Bricks and Mortar shops smarten up their acts as they brace for Amazon revolution, p25, Weekend Australian 10-11 December. Gordon Cairns, Chairman of Woolworths, is worried about the impact of Amazon’s new push into retail grocery. Some think Amazon will take up to $4B pa in grocery sales, via tools such as Amazon Echo, Amazon Dash and Amazon Tap. Amazon already has 50% of on-line sales in the US, just with CDs and books, and 24% of all retail sales growth. It is suggested Amazon’s might and power is untouchable. Cairns sees raising standards as the key to improving competitiveness. In the US, Amazon is developing a range of AI based household gadgets designed to make it easier to shop. Amazon Echo is a Bluetooth speaker that connects with music services such as Spotify, Pandora and Amazon’s own Prime Music service. It can control lights, air con, thermostats. Echo also connects with Alexa, Amazon’s cloud network, which learns your speech patterns, preferences, and vocabulary and will answer questions. It can tell you where the nearest Chinese restaurant is, order an Uber, draw up a dinner party list and order your favourite paper towels. Amazon Dot is a smaller version of Echo and Amazon Tap a portable version to take to the park or beach. Amazon Go is a new retail format where the supermarket has sensors so you just choose what you want and leave, with the sensors recording who you are from your mobile and what you bought from the sensors on products. So far, there is just one, in Seattle. Woolworths has a special group working on how to compete with Amazon. Other retailers have similar groups working on new IT based strategies. One analyst says that he thinks that Amazon will be very successful and give all our retailers, both supermarkets and others such as JB HiFi and Harvey Norman, challenges, not only re sales volumes but on price.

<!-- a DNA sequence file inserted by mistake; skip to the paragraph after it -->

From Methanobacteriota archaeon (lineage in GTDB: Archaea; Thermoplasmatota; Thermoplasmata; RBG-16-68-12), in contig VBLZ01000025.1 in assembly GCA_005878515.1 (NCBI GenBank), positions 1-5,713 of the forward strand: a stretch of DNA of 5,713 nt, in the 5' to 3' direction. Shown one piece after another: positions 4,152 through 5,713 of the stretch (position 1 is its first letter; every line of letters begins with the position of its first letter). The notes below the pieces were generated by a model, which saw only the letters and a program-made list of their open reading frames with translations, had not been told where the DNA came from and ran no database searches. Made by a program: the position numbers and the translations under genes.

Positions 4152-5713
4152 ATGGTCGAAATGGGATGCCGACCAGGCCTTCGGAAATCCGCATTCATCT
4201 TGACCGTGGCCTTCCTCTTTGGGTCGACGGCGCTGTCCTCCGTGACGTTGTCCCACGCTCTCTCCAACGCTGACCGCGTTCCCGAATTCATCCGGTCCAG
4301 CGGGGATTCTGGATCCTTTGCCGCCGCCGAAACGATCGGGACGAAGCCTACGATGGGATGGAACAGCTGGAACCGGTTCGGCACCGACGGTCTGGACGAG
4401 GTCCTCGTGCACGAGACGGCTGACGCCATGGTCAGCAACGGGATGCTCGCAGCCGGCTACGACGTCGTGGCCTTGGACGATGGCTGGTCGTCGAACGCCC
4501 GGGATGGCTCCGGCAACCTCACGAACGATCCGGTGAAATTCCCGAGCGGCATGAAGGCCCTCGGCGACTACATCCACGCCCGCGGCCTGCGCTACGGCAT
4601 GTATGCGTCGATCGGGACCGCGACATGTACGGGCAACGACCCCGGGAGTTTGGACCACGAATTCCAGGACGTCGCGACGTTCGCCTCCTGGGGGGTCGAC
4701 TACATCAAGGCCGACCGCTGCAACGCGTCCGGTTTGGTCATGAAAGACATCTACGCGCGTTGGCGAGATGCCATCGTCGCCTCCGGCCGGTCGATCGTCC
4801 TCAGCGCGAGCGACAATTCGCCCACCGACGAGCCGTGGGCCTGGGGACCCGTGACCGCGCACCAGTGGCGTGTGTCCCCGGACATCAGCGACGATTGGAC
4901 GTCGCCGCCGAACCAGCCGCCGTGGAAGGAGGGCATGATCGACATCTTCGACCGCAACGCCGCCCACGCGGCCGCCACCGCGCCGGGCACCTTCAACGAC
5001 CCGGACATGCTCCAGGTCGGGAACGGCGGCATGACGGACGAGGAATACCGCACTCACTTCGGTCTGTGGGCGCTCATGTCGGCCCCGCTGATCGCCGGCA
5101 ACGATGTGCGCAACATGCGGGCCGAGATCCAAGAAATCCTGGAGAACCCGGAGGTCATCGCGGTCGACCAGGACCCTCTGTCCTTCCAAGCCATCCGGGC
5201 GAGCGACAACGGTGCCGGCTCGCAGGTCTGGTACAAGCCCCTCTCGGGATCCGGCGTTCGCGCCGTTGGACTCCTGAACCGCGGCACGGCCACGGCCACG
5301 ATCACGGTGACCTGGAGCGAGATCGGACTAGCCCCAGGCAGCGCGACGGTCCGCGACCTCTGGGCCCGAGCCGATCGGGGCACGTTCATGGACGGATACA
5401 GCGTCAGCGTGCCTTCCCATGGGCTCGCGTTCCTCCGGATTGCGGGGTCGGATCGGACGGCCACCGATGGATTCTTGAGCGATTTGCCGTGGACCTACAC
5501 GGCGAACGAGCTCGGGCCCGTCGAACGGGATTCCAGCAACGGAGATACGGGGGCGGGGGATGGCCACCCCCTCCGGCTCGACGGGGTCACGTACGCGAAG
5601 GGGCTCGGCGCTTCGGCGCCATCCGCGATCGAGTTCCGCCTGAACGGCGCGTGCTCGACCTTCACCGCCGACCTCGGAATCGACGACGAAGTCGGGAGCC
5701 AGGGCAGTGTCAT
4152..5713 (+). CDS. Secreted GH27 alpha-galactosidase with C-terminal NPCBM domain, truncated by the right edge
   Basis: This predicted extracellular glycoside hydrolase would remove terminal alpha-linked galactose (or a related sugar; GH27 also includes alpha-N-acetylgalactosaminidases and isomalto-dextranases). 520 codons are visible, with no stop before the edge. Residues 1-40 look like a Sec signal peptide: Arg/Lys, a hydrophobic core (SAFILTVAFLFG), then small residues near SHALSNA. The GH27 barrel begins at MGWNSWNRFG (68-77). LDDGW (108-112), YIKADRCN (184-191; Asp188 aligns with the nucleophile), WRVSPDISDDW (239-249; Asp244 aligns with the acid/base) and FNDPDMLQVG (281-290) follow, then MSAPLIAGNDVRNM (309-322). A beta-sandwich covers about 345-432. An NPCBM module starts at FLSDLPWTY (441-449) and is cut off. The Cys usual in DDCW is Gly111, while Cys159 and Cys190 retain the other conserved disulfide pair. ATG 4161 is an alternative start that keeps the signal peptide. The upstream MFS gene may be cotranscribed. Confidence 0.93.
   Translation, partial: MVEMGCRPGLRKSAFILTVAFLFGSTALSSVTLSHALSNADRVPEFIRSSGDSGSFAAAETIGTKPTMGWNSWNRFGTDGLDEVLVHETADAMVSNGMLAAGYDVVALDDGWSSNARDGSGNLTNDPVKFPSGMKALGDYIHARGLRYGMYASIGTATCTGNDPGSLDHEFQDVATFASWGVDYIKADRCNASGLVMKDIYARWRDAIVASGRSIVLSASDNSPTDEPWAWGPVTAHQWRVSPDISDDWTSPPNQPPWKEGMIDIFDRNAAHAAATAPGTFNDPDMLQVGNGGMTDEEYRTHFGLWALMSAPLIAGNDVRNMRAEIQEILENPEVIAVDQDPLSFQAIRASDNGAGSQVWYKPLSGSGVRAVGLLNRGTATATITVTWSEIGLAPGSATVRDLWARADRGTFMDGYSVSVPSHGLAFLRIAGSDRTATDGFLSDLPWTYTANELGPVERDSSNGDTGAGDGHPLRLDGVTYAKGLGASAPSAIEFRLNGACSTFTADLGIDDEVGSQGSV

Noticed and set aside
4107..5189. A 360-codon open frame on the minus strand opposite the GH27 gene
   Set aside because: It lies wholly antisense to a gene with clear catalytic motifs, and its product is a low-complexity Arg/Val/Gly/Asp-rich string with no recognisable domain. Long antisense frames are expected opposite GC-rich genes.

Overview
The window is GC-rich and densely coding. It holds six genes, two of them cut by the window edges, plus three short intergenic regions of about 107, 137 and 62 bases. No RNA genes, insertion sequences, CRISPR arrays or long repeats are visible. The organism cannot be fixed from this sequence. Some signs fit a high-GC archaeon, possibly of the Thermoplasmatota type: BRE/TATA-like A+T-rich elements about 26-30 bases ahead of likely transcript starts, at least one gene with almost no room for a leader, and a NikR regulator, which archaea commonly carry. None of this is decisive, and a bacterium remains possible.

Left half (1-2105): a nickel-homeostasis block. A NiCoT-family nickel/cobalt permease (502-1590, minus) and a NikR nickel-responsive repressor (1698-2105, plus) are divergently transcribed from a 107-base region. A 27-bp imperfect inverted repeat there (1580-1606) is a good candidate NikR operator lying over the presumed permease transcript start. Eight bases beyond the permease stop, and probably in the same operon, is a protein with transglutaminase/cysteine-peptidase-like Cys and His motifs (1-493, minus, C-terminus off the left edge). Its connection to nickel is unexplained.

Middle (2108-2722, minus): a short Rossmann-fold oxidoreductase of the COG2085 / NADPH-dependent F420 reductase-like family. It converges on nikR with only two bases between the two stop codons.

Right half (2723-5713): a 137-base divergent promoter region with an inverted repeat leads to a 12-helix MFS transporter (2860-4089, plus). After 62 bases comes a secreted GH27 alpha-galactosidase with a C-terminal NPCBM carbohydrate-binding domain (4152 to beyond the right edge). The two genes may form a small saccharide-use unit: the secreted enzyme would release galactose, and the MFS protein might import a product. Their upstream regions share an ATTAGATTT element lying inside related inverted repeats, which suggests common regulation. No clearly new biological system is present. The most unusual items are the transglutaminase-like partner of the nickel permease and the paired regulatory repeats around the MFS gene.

FoodStream’s Chris Bourne speaks at Conference in Thailand
The Institute for Thermal Processing Specialists (IFTPS) is a not-for-profit organisation which aims to bring specialists in thermal processing from around the world to ‘compare notes’.